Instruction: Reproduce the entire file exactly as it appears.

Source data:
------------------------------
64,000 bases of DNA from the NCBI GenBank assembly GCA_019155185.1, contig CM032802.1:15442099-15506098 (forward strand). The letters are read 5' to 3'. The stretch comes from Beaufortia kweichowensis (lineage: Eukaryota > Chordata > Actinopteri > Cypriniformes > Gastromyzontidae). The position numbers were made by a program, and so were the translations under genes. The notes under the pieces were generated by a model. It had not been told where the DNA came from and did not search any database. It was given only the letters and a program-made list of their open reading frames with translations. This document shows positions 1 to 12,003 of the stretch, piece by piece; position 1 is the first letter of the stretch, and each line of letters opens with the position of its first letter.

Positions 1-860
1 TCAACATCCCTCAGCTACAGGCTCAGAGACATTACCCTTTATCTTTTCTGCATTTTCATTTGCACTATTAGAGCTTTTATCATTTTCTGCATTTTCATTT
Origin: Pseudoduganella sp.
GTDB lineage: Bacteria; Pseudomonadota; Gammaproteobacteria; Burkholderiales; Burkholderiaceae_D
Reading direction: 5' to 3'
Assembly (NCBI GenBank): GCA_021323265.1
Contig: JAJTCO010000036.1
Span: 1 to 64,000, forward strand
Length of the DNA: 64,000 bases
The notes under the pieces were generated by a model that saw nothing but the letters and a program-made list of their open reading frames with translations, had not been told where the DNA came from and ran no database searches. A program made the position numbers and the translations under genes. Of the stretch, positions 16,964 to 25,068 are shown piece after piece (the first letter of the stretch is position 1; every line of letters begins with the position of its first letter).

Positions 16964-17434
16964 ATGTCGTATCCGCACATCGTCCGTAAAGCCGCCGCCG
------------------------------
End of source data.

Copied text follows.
64,000 bases of DNA from the NCBI GenBank assembly GCA_019155185.1, contig CM032802.1:15442099-15506098 (forward strand). The letters are read 5' to 3'. The stretch comes from Beaufortia kweichowensis (lineage: Eukaryota > Chordata > Actinopteri > Cypriniformes > Gastromyzontidae). The position numbers were made by a program, and so were the translations under genes. The notes under the pieces were generated by a model. It had not been told where the DNA came from and did not search any database. It was given only the letters and a program-made list of their open reading frames with translations. This document shows positions 1 to 12,003 of the stretch, piece by piece; position 1 is the first letter of the stretch, and each line of letters opens with the position of its first letter.

Positions 1-860
1 TCAACATCCCTCAGCTACAGGCTCAGAGACATTACCCTTTATCTTTTCTGCATTTTCATTTGCACTATTAGAGCTTTTATCATTTTCTGCATTTTCATTT
Origin: Pseudoduganella sp.
GTDB lineage: Bacteria; Pseudomonadota; Gammaproteobacteria; Burkholderiales; Burkholderiaceae_D
Reading direction: 5' to 3'
Assembly (NCBI GenBank): GCA_021323265.1
Contig: JAJTCO010000036.1
Span: 1 to 64,000, forward strand
Length of the DNA: 64,000 bases
The notes under the pieces were generated by a model that saw nothing but the letters and a program-made list of their open reading frames with translations, had not been told where the DNA came from and ran no database searches. A program made the position numbers and the translations under genes. Of the stretch, positions 16,964 to 25,068 are shown piece after piece (the first letter of the stretch is position 1; every line of letters begins with the position of its first letter).

Positions 16964-17434
16964 ATGTCGTATCCGCACATCGTCCGTAAAGCCGCCGCCG